Texas mayors urge U.S. Senate to pass federal voting rights legislation

The U.S. Conference of Mayors is urging the Senate to approve voting rights legislation to override new restrictions imposed by Texas and other Republican-led states.


Activists listen while mayors speak to the press outside the Tornillo Port of Entry in Tornillo, Texas.

Eight Texans are among 151 mayors across the country urging the U.S. Senate to take action this month on voting rights legislation. The non-partisan U.S. Conference of Mayors sent a letter to Senate Majority Leader Chuck Schumer, D-N.Y., and Senate Minority Leader Mitch McConnell, R-Ky., on Monday specifically urging passage of the Freedom to Vote Act and the John Lewis Voting Rights Advancement Act, which the U.S. House of Representatives approved last year.

"Voting rights are under historic attack and our very democracy is threatened," they wrote, citing nearly three dozen new voting laws passed recently by 19 states that restrict access to the ballot.

The Texans who signed onto the letter are Arlington Mayor Jim Ross, Austin Mayor Steve Adler, Brownsville Mayor Trey Mendez, Dallas Mayor Eric Johnson, DeSoto Mayor Rachel L. Proctor, Houston Mayor Sylvester Turner, Port Arthur Mayor Thurman ‘Bill’ Bartie, and San Antonio Mayor Ron Nirenberg.

The federal legislation they want to see approved would override aspects of state voting laws, including Senate Bill 1, which the Republican-controlled Texas Legislature passed last year. The sweeping legislation rolls back local voting initiatives meant to make it easier to vote, sets new rules for voting by mail, and boosts protections for partisan poll watchers, among other provisions.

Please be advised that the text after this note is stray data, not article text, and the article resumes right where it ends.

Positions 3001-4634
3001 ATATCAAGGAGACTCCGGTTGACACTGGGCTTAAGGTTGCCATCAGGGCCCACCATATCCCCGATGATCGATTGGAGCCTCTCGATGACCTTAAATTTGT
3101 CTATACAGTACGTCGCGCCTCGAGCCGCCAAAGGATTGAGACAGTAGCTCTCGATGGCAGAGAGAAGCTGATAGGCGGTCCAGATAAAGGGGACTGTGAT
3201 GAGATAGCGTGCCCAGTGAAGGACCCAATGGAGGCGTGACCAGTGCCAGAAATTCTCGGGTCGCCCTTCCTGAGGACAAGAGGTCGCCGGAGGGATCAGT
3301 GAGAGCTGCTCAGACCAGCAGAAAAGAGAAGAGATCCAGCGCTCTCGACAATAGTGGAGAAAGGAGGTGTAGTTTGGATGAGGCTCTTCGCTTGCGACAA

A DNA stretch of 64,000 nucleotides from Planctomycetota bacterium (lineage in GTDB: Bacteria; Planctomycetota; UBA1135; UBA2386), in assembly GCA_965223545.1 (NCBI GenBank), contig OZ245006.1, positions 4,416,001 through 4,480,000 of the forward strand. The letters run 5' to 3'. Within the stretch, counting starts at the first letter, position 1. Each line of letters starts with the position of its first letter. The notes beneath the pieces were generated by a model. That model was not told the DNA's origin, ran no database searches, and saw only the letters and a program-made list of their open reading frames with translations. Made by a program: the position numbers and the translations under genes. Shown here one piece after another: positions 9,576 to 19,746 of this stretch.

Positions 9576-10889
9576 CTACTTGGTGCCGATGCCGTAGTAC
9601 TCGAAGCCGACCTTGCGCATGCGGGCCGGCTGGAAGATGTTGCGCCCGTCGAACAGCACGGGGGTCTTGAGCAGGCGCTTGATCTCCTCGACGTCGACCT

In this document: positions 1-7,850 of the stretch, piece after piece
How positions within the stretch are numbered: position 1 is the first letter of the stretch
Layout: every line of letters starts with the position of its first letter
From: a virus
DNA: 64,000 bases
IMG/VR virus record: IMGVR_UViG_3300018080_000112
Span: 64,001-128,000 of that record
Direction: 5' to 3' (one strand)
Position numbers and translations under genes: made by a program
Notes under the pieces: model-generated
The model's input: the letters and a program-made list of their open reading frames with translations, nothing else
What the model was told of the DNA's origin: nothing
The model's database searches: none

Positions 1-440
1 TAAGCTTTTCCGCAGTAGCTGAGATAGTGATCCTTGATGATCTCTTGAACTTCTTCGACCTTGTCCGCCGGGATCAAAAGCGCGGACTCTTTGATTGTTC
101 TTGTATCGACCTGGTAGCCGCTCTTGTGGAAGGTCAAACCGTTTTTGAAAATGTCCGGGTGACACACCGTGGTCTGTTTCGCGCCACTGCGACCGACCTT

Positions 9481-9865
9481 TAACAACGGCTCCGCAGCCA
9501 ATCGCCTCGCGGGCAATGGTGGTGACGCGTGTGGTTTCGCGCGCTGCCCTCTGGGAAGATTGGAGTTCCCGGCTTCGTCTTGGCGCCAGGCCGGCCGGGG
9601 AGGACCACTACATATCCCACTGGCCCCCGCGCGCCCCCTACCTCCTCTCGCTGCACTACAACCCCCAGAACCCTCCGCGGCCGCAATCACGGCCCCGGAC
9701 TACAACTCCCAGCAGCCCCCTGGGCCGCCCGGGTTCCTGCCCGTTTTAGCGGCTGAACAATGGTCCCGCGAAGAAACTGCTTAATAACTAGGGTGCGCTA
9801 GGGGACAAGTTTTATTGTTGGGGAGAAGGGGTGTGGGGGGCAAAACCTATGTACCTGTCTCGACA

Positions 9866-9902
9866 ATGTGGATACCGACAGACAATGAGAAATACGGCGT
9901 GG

GOP lawmakers in state legislatures across the U.S. initiated the voting law changes because of false claims of fraud during the 2020 presidential election. Former President Donald Trump and his Republican allies continue to falsely claim the election was stolen from Trump despite no evidence of widespread voter fraud.

"Their actions are blatantly political and against everything that we Americans stand for," said DeSoto Mayor Rachel L. Proctor in a statement.

"It's the worst kind of injustice and it is why my fellow Mayors and I have joined together to take a stand for what is right," Proctor added.

The U.S. Conference of Mayors says the federal legislation in the U.S. Senate would help reduce voter suppression by creating national standards to ensure voting access. That includes a mandate for early voting, allowing all voters to cast mail-in ballots, and making Election Day a federal holiday.

Senate Majority Leader Schumer signaled this week he would call a vote to scale back filibuster rules in the upper chamber, if Republicans once again block the bills from moving forward this month.

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